Dec 182020
 

Follow all our Best of 2020 coverage (along with previous year-end lists) here.

Typically, the world of cover songs does not change that much year-to-year. You can point to big shifts across decades, sure, but the difference between cover songs in 2018 and 2019, broadly speaking? Negligible. But 2020 was – in this as in everything else – very different.

As concerts ground to a sudden halt, musicians turned to live-from-quarantine home performances, first on their social media, then, once some kind of business model got built up, on various paid platforms. And cover songs were a big part of that. Some musicians did themed covers nights, like Ben Gibbard on YouTube early on or Lucinda Williams’ more produced Lu’s Jukebox series more recently. Others just felt the freedom in such an intimate environment to try things out, spontaneously covering influences, inspirations, or even songs they only half knew. We collected dozens of those early home covers in our Quarantine Covers series, and still only hit a small fraction.

Musicians eventually settled in, and productions got a little more elaborate than the staring-at-your-iPhone-camera look. Witness the heavy metal comedy series Two Minutes to Late Night, which transitioned from a long-running live show in New York City to a series of YouTube covers with dozens of metal-scene ringers covering songs from their couches, corpse paint and all. Witness Miley Cyrus’s endless series of killer cover locales, from a fire pit to an empty Whisky a Go Go. Or witness long-running radio covers series like BBC’s Live Lounge or Triple J’s Like a Version – often the source of a song or two on these lists. First they had musicians tape special covers from home, then, in the BBC’s case, they moved to a giant warehouse studio for suitable social distancing. (Triple J’s pretty much back to post-coronavirus business as usual – sure, Australia, rub it in.)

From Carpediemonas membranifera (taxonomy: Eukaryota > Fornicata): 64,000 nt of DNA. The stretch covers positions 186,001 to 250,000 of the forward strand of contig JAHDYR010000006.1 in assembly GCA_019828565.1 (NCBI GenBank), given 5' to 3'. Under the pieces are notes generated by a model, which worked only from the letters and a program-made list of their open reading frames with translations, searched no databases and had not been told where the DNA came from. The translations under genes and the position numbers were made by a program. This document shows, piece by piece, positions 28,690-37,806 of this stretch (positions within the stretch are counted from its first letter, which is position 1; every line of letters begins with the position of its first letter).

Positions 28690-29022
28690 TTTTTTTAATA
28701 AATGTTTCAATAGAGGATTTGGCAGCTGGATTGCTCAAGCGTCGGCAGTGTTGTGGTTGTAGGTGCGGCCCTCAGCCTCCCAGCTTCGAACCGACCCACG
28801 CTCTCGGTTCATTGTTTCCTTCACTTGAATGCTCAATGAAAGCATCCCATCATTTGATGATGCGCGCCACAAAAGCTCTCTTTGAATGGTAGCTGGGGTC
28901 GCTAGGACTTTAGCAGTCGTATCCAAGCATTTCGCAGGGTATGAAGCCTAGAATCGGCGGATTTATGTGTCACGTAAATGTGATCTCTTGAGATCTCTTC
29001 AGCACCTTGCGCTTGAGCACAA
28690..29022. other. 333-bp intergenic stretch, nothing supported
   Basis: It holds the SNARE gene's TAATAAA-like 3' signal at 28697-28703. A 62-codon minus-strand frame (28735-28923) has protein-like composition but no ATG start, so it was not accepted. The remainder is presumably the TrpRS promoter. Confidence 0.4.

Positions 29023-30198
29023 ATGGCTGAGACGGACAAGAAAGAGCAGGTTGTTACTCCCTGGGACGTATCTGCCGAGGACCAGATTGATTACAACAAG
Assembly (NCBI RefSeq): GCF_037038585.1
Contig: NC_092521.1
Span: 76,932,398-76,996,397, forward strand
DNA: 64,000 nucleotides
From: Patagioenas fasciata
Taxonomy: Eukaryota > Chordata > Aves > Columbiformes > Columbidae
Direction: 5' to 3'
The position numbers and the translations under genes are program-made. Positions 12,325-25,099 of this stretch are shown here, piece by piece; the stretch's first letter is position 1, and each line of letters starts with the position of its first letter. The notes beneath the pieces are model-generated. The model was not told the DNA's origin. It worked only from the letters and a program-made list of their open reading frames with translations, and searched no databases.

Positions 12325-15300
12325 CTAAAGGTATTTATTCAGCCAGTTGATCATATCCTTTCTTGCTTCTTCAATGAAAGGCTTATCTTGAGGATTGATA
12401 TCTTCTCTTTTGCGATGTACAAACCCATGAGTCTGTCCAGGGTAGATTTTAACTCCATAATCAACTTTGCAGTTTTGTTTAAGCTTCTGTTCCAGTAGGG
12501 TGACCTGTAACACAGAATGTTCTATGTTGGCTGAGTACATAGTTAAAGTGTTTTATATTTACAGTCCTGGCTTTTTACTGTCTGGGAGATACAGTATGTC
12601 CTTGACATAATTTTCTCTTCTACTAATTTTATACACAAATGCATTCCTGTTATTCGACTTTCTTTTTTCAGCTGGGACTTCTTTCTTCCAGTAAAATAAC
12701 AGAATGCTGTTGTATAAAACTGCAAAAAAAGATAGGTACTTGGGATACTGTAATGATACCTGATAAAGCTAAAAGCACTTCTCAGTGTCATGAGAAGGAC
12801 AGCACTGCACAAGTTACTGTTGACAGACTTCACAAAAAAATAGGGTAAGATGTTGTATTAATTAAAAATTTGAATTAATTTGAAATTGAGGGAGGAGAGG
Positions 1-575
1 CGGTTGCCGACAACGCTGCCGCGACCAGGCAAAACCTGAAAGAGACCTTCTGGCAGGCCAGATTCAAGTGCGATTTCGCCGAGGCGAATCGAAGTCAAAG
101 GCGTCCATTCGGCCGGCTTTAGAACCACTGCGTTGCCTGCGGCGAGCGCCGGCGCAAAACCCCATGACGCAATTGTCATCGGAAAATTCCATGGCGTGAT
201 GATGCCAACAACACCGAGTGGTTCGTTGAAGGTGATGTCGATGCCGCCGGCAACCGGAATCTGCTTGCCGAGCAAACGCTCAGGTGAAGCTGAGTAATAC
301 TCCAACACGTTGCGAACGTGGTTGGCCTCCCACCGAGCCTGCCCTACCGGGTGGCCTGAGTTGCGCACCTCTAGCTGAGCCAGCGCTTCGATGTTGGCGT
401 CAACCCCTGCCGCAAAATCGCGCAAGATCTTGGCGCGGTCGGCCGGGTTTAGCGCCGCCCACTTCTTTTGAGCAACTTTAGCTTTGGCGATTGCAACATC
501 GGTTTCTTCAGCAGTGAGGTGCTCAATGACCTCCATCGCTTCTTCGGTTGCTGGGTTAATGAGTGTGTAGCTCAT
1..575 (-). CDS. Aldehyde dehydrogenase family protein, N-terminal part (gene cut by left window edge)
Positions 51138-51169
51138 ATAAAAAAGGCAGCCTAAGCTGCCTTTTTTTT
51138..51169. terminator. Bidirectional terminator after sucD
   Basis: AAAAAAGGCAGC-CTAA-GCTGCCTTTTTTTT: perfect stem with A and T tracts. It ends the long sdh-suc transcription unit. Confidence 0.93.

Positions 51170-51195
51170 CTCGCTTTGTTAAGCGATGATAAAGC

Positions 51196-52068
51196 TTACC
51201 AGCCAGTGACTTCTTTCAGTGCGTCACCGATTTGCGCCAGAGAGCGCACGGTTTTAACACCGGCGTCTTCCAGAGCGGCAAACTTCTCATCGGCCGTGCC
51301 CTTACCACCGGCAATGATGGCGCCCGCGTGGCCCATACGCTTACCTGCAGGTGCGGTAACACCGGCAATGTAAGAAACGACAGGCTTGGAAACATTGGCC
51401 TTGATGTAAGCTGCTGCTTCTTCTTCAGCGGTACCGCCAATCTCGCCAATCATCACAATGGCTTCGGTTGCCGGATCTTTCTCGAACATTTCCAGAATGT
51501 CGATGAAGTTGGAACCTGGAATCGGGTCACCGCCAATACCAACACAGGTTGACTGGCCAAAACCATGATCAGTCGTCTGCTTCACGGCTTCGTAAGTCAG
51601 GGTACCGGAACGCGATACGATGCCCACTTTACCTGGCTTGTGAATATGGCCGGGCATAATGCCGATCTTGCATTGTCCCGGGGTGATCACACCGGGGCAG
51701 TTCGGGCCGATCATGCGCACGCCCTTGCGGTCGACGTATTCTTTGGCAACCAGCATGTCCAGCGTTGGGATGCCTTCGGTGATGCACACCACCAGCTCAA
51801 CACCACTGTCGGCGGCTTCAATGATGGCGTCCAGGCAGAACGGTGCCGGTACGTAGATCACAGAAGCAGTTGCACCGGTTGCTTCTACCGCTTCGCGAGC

There’s one other major way covers reflected 2020, and it’s almost too painful to think about, so I’ll just list their names. John Prine. Adam Schlesinger. Hal Willner. Charley Pride. So many musicians taken by this virus, many reflected in some of these covers (Pride’s death happened after our list was finalized, but tributes are already rolling in). In a year filled with tragedies, covers offered one place for musicians and fans to find solace.

Many of the songs on our year-end list reflect this terrible year in one way or another. But you know what? Many don’t. Because covers can also offer a fun respite from all the stress. Doom metal Doobie Brothers? Post Malone on mandolin? A viral TikTok hit by a guy who calls himself Ritt Momney? Those have nothing to do with anything! But they’re what we live for.

– Ray Padgett, Editor-in-Chief

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Aug 142020
 

tanya donellyjenn champion the blue albumTanya Donelly has a long history, as both singer-songwriter of Belly and solo artist, of interweaving emotionally charged originals with covers similarly forged from despair, heartbreak, and loneliness. The results have frequently been sublime, as when she complemented “Gepetto” with a heartfelt version of Gram Parsons’ “Hot Burrito #1” on the Gepetto EP of 1992, or when she accompanied “New England” and “Days of Grace” with an equally fervent rendition of the Beatles’ “Long, Long, Long” on 2006’s This Hungry Life. The covers have usually taken the backseat as B-sides and deep cuts, or as contributions to tribute albums to the likes of The Smiths or Elliott Smith. Yet now, in this topsy-turvy year of 2020, they are the main event; Donelly has not only released a series of quarantine covers for charity (featuring Labi Siffre’s “Bless the Telephone,” and the Pixies’ “Here Comes Your Man”), but has also polished off a covers album in collaboration with the Parkington Sisters, Tanya Donelly and the Parkington Sisters.

It’s Donelly’s first all-covers album, therefore, that stands before us, but it’s clearly no ordinary covers album. The Belly, Breeders, and Throwing Muses star initiated it out of a desire to do something different with the format in the wake of Juliana Hatfield’s recent successes with Sings Olivia Newton-John (2018), and Sings The Police (2019). She might well have followed in the steps of her sometime collaborator and fellow doyen of New England alt-rock by making, effectively, a tribute album to one of her musical heroes: Kate Bush, say, or Echo and the Bunnymen. But instead, Donelly has attempted to bring a sense of unity to nine reinterpretations of songs that have been hugely meaningful to her, by way of the moody string arrangements and somber vocal harmonies that the classically trained, Massachusetts-based Parkington Sisters are known for.
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